The tree itself is composed of 64 LEDs built into a spiral sitting on a piece of protoboard. Underneath, the controller uses shift registers and a 555 timer to create two modes of display: a predictable pattern and a random pattern. This should light up any desk or shelf and bring merriment to your readers!

LED Christmas tree - Learning Electronics

We’re also running a Kickstarter campaign to fund our second free online electronics course, “An Introduction To Digital Electronics.” We have just 4 days left to raise $2,124. If you would be so kind as to spread the word about our efforts, we’d be extremely grateful!

To build the tree, we’ll use 63 green LEDs and 1 red LED. Lots of wire will be needed to make the spiral + cone shape of LEDs from top to bottom. To build a random pulse generator, we’ll use some digital logic trickery with a 7404 hex inverter. A 555 timer will be used to drive 8 shift registers, which will control all 64 of the LEDs. Finally, a 4 bit timer should be thrown into the circuit in case we want to slow things down with a divider.

MadLab – Inventive electronic kits

Unique, hands-on electronics workshop for children and adults. In the workshop participants solder electronic components onto specially-designed circuit boards.

MadLab – Inventive electronic kits

MadLab has been made possible through the generous sponsorship and support of the Edinburgh International Science Festival, Zot Engineering and Microchip.

MadLab - Inventive electronic kits

A really useful tool for the budding electronics engineer – a digital frequency meter. New and improved version.

  • input signal range from about 15Hz to 8MHz
  • new feature – bypass switch for low-frequency TTL-level signals from 1Hz
  • internal accuracy +/-1Hz
  • 4 digits of displayed accuracy
  • input conditioning amplifier sensitive to 50mV

MadLab presents an absolute beginner’s guide to electronics. Following this short course will lead you from basic ideas about electronics right up to an understanding of how the simple MadLab kits actually work.

Experiments with the LM2575

The standard buck regulator circuit delivers a +5V output. This is a rather straightforward circuit and will operate with a wide spread of component values. Optimal values should be selected however to get minimal ripple, minimal noise to the power source, maximum efficiency etc. Note that the quiesent current is about 10 to 14mA.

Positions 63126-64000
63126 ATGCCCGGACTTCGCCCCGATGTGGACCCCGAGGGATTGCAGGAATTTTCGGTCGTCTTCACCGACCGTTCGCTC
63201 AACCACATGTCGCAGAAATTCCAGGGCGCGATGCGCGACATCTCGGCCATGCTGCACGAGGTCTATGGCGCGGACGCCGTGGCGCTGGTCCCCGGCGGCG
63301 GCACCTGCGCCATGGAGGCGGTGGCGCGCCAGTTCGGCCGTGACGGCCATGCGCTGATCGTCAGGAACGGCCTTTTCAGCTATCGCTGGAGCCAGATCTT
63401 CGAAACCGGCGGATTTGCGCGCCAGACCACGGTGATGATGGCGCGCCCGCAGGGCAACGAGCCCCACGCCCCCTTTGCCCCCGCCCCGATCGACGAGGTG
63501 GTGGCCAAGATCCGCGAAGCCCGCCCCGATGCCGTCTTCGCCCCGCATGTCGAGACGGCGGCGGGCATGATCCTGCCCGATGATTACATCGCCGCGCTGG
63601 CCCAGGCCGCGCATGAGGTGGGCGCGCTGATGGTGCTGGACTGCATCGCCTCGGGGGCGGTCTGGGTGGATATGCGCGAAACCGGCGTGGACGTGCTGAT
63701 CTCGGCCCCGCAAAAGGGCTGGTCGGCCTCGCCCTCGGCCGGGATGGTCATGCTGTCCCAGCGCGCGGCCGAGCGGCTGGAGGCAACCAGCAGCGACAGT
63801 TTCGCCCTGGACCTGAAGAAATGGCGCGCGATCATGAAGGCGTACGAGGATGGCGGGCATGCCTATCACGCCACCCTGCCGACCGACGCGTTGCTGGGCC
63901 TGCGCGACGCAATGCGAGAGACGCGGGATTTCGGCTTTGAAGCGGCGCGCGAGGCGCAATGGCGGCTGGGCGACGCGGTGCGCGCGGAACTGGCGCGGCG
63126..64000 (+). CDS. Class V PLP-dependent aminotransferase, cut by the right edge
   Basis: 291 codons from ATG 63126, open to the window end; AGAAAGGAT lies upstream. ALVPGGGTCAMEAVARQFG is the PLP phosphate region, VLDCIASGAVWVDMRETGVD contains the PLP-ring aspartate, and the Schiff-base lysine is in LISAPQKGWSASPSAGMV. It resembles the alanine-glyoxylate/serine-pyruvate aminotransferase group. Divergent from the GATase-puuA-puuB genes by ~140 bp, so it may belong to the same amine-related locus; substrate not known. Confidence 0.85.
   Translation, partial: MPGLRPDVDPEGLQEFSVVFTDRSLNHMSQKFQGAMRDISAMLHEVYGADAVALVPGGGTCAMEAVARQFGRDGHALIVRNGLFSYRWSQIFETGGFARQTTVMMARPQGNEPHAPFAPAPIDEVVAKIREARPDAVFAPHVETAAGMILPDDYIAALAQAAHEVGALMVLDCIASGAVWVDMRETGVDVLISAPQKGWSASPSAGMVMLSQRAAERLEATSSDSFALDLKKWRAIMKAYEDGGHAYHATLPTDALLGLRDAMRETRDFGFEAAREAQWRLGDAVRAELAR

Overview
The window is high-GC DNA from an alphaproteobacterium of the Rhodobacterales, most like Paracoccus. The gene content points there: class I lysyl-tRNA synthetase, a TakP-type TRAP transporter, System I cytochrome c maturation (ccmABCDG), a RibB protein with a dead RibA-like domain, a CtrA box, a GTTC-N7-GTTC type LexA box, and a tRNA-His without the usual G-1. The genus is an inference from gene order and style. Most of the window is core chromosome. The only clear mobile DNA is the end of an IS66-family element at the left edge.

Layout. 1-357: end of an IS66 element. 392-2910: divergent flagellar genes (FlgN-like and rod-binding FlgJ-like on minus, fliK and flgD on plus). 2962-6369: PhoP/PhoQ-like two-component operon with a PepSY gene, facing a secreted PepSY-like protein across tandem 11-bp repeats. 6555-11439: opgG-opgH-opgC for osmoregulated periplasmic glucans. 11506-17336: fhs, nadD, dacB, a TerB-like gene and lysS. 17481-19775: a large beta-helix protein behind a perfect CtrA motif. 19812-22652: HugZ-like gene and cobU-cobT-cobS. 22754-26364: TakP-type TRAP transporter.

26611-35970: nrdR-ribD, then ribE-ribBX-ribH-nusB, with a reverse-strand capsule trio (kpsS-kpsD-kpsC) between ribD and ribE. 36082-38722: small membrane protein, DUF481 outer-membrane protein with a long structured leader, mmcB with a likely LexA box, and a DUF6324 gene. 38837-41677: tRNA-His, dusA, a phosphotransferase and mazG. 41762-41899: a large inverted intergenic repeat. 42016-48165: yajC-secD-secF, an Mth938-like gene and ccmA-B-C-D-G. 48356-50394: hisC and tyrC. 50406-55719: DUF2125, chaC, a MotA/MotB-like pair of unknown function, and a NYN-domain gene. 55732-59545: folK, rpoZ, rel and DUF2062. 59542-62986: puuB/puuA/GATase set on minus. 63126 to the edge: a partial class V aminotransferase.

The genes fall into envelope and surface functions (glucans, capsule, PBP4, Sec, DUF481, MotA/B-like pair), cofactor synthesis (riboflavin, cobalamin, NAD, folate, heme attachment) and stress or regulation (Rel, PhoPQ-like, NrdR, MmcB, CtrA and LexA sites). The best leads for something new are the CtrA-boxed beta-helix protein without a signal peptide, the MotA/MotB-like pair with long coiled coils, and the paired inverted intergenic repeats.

Experiments with the LM2575

Here is a nice way of using this regulator, this can be used for CMOS opamps as you have a -5V too. That means a portable instrument may find this design useful.

The TI Datasheet Layout Guidelines

LM2575 Switching Regulator
LM2575 – Step-Down Adjustable Voltage Switching Regulator with Output Enable

 The Spirit of Hacking and Fixing, Giving back Life to Old Instruments.

Fluke 8050A LCD display replaced with LED seven-segment

“Recently I was able to cheaply buy a second hand Fluke 8050A made in the early eighties. It is a nice 4.5 desktop digit meter, but a typical problem seems to be that the LCD wears out and goes black. Replacement LCD displays are hard to find, not cheap and probably lead to similar problems in due time.”

Tesla Coils from Terry Blake

Nikola Tesla invented the Tesla Coil in the late 1800s. Here you will find some information and technologies related to that. HV is not safe and this is not a Hobby for Youngsters. Read to understand the dangers of High Voltage and Marvel at the phenomena.

Tesla Coils from Terry Blake

Multi-Mini Capacitors

The pulse-energy nature of the Tesla coil has long been a tough environment for the discharge capacitor. Coilers have built capacitors with glass bottles and salt-water, sheets of glass and aluminum foil, and more recently, polyethylene sheets, aluminum flashing, and mineral oil

Magnifier Tesla Coil

In a Classic Tesla coil, the magnetic coupling between L1 and L2 is around 20% (0.2).  Tesla realized this caused a lot of loss, and he abandoned the design in favor of a 3 coil system with a very high coupling (60%).

Tesla Coils from Terry Blake

D.C. Cox’s Cheesehead Teslathon, Ed Wingate’s RATCB Teslathon, The Geek Group’s Halloween Teslathon and many more.